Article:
Magician by Raymond E. Feist
Cover Concept by Lorenzo Princi, 15 January 2013

Magician

Author: Raymond E. Feist

Reviewed by Lorenzo Princi

Magician is an epic fantasy tale beginning with the adolescent boys of Crydee taking up their apprenticeships; notably, Pug, unexpectedly as a magician. Beginning with a basic, formulaic Fantasy introduction, with the boys getting up to no good. Things soon get serious when a mysterious ship is found in the nearby seas. Of unknown origin, it soon becomes apparent that the vessel is not of their world.

A rift to another world has been opened and the Tsurani of Kelewan soon bring their armies through beginning a war of expansion (and precious metal) not found on their world. Needless to say, the young boys will have a great part to play in the outcome of the war as both sides must manage the internal politics of their respective worlds as well as their new found foes.

This book is a fairly unique take on the fantasy genre as it incorporates a science fiction element and also in the Tsurani, Feist has created a race based on Eastern (mainly Japanese) influence which is a relatively fresh element to the genre so often filled with European historical influence. Their is of course the standard races of Men, Elves, Orks and Dwarves who inhabit the Earth-like world of Midkemia.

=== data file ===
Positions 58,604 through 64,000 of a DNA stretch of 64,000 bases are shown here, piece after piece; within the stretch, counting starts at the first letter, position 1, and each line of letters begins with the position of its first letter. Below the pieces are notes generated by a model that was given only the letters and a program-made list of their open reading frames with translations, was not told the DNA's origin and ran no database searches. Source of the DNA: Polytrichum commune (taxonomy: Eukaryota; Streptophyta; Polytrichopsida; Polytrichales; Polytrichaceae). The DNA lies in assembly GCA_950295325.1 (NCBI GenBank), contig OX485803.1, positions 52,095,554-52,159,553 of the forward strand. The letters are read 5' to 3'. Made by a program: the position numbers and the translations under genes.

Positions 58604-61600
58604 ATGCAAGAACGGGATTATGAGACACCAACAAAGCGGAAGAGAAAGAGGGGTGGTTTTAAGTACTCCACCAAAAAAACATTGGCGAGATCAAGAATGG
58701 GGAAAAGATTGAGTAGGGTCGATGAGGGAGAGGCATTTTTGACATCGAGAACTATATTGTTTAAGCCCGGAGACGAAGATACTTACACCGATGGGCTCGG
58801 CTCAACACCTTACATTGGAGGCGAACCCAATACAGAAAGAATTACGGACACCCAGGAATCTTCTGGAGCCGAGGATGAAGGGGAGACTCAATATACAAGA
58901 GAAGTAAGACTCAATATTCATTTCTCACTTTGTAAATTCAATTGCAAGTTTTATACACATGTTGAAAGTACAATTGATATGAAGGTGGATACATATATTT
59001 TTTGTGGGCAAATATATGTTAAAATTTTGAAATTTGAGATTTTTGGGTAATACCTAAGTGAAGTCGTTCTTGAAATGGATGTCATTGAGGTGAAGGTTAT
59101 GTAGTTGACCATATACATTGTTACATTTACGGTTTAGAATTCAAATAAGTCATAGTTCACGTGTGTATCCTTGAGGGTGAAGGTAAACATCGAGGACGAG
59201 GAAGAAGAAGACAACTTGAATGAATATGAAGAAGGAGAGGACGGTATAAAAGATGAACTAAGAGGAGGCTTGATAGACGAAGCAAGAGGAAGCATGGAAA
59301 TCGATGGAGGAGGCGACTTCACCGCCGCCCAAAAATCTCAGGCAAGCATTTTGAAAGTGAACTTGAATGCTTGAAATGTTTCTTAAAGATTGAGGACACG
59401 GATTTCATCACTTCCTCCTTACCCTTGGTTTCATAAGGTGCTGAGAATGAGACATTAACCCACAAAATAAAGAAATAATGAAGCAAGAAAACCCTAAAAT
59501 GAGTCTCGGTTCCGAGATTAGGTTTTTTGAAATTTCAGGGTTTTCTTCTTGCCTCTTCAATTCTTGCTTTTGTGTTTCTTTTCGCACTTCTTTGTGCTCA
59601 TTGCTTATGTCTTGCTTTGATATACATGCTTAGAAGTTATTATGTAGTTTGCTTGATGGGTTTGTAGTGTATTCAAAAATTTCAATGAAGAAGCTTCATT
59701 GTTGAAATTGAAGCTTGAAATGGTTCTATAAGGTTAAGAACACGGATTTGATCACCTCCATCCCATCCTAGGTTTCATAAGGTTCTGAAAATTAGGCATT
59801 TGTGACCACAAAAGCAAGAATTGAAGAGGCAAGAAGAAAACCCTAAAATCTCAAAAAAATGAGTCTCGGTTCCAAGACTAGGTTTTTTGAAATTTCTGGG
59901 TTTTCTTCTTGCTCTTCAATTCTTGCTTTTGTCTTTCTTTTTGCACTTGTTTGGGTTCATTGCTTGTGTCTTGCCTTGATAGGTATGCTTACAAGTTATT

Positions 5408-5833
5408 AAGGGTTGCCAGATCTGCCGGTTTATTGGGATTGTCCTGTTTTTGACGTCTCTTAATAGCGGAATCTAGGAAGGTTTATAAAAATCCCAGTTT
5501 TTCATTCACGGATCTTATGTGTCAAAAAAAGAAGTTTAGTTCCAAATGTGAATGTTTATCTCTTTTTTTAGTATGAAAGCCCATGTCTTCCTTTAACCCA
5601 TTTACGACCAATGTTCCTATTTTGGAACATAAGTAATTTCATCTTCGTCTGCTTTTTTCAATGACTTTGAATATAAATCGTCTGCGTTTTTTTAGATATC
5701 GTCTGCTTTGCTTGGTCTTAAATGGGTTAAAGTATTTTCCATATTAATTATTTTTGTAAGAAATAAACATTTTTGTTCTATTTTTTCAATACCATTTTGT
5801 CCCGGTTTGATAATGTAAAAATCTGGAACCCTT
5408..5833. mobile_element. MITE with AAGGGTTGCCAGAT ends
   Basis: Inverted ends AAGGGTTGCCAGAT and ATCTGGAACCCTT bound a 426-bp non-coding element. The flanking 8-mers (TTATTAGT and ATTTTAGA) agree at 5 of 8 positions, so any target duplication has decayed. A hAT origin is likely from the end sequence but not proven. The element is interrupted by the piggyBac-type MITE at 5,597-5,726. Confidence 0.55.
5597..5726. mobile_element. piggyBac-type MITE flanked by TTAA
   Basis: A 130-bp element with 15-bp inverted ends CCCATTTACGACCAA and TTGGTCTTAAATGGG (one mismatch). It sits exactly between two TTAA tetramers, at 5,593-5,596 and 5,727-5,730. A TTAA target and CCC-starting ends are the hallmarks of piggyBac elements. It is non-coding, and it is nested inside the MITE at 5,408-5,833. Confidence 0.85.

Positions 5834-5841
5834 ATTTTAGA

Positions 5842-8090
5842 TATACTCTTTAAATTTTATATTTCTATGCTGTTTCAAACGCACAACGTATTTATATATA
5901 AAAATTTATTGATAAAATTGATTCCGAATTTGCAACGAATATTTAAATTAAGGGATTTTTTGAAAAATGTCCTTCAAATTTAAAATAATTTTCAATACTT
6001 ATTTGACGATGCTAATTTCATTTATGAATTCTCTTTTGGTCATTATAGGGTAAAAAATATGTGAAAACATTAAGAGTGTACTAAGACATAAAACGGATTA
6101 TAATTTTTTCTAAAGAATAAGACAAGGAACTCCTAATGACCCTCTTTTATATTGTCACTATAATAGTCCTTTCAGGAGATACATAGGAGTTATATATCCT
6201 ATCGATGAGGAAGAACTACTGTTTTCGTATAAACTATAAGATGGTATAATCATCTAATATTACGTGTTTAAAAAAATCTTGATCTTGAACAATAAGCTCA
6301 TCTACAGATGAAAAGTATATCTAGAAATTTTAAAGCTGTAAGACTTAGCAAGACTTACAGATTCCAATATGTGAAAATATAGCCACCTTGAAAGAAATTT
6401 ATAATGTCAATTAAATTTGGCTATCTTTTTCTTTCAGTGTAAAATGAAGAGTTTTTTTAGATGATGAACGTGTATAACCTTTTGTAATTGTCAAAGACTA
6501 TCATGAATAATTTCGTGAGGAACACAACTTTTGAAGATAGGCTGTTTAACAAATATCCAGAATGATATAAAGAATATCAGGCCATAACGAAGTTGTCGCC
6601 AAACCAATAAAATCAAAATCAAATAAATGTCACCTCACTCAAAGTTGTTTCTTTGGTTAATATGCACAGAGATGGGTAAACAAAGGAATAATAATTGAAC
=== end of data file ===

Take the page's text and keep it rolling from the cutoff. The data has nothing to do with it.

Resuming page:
While reading, I found their were some character story arcs which interested me greatly but others less so and this made for sometimes frustrating reading as chapters and chapters would go by were I was only thinking of what was going to happen to another set of characters. This epic scale is a common device in fantasy however it really only works well when you buy into all the characters. I found that if perhaps Feist had focused purely on Pug and Thomas and their complicated plot lines and development, which is in essence the core of the stories, I may have been more hooked. 

With themes of honour, transition, growth and diversity, Magician is rightly labelled a classic and I'd say it's well worth a read for of it's unique and interesting mix of science fiction and fantasy. However I don't think it's grabbed me enough to read the rest of the Riftwar Saga (three books) or the greater Riftwar Cycle.
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